Recently we had another Open Day. A total of 45 people came from the Picton, Blenheim and even Nelson regions.
The weather played along, it was a perfect day. We started out by the cabins where everyone had their lunch. Together with Liam we took our dogs, that are in training to become predator control dogs, to meet everyone. After that we left for a walk with half the group.
My father took the other half for a bush tour.
Tui Nature Reserve’s main features would be the improved flora and fauna, recovering bird species and our vast trapping scheme set up to protect the wildlife and new undergrowth. All of these aspects were explained and shown on the Open Day. Liam and I demonstrated the monitor tunnels, walked past the recovered Kohe Kohe trees and went to the breeding enclosures, where we showed Forest Gecko’s and one of the new Kakariki chicks.
It was a full day, organized by Robin Cox from the Department of Conservation.
But perhaps the most unexpected moment for us, was when a number of visitors pitched in, after a speech from a Kaipupu Point member, and two hundred and fifty dollars was raised in just moments for our pig fence fund. Together with our neighbours we are planning to build this 1 km fence this year. It will protect the peninsula from pigs, goats and run-away dogs which could harm the flightless Weka and the Little Blue Penguin.
Leona demonstrates the tracking tunnels on the Open Day.
We’ve also started our volunteer programme. People can come out for a week and participate in all areas of our conservation work, such as: trapping with victor, ka mate, stoat and timms traps, looking after the animals in the enclosures, monitoring for rat and mouse prints, checking penguin boxes and so on. (more information on our website) It’s always helpful having someone to help out with these important jobs. There are already signs that rat numbers are down, we noticed an increased number of tree and ground Weta, and Tawa and Kohe Kohe fruit, lying untouched on the forest floor.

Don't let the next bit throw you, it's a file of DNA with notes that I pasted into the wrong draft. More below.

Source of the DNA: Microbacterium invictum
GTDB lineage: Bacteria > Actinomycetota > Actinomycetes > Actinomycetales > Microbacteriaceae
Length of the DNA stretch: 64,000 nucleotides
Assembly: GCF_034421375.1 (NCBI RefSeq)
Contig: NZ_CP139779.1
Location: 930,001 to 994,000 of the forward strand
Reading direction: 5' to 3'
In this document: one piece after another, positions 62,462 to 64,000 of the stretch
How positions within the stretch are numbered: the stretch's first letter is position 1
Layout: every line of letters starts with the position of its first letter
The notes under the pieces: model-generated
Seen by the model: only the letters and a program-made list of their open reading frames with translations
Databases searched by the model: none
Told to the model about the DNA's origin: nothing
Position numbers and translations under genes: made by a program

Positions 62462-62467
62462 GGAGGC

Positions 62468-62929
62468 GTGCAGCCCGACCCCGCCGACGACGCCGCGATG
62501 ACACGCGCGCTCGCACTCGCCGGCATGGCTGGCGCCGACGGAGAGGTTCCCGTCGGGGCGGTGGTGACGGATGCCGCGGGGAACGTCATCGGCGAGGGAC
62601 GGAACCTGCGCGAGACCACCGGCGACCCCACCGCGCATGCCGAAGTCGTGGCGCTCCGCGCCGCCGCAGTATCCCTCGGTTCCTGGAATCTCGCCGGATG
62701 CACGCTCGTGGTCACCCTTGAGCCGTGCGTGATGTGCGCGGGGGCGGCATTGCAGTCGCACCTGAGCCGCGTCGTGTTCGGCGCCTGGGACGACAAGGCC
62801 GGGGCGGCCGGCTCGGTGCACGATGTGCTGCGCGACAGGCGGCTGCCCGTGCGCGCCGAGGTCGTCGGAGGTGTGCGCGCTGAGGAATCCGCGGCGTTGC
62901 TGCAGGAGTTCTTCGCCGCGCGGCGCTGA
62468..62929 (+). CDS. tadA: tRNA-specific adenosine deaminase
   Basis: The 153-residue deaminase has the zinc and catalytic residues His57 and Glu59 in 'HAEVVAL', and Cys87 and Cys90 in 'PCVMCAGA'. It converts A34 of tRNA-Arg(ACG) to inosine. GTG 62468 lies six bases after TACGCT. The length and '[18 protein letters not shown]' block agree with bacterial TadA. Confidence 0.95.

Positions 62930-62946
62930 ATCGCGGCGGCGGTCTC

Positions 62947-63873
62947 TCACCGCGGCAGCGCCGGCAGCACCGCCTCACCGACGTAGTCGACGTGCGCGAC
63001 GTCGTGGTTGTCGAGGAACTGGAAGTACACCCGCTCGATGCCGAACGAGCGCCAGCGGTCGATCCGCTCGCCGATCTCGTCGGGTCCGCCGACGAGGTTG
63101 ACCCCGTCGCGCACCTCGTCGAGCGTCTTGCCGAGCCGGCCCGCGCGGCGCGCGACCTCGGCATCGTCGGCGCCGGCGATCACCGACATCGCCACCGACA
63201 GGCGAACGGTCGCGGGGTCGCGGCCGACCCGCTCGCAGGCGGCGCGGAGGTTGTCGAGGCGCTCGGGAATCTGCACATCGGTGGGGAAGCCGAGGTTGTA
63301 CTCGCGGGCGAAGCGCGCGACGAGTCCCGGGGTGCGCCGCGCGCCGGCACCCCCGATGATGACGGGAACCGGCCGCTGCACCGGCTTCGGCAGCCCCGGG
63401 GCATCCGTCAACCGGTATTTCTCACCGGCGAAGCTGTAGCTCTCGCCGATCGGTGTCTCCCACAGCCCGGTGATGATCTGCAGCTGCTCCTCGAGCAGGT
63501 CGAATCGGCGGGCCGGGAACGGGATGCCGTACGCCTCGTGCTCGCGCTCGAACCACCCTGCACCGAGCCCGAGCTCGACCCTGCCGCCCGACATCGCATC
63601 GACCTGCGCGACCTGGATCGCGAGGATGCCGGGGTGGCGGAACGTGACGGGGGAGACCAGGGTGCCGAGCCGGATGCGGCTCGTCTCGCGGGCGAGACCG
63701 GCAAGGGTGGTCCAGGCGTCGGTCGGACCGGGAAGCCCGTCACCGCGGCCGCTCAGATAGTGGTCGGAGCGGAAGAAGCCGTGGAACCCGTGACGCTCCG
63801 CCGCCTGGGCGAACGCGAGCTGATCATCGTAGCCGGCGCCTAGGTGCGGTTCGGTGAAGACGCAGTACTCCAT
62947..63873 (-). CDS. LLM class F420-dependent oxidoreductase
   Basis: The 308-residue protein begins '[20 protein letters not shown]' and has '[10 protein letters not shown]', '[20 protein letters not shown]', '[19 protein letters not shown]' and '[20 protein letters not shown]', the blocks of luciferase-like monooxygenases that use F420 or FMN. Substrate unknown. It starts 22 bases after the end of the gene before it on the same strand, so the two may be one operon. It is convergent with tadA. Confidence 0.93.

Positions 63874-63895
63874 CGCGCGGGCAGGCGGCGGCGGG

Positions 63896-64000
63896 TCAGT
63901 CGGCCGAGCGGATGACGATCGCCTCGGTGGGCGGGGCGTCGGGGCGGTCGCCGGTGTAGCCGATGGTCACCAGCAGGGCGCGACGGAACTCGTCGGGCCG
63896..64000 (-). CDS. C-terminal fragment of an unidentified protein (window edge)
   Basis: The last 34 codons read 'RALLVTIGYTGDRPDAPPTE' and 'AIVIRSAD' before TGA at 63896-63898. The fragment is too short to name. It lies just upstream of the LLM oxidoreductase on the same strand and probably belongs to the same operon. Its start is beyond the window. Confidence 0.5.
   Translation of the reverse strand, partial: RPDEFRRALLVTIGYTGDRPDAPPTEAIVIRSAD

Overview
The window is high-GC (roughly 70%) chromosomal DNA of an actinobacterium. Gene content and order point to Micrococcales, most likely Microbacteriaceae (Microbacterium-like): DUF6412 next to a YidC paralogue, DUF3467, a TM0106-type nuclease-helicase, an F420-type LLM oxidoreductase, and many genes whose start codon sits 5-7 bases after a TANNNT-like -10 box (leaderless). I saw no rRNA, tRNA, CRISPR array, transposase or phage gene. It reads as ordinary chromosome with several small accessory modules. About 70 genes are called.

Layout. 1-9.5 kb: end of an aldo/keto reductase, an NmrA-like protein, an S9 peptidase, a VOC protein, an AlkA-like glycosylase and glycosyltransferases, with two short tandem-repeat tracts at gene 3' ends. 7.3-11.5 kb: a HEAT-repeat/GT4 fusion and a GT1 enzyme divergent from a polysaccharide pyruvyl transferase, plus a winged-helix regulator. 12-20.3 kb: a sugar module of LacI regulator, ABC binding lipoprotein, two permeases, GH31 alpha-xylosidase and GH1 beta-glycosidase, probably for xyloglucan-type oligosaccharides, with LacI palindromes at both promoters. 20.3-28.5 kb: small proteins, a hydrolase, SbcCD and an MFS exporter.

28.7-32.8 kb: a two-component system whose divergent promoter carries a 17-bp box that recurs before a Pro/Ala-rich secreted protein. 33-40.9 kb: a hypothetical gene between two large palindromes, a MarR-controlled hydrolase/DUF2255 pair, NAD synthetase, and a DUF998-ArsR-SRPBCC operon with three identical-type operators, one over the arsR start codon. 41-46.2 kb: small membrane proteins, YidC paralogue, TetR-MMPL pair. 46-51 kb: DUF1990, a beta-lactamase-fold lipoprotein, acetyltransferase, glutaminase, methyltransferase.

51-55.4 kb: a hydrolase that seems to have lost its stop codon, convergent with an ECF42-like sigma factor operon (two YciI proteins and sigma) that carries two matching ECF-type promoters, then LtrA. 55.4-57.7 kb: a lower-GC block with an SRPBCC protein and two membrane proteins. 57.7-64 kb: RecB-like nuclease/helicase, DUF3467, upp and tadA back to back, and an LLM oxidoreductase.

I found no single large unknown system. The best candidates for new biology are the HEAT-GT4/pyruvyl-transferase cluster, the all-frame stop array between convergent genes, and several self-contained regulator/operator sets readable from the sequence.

Not long ago we went out in the bush, gecko-spotting with Dennis Keall, a well-known lizard breeder who works with DoC and breeds many geckos and skinks. Armed with torches and head lamps we scanned the trees and shrubs for eye-shine. We didn’t find any lizards, but plenty of weta, bush spiders and many insects.
All signs of a recovering eco-system.
With our days getting shorter, we are getting treated to beautiful sunrises.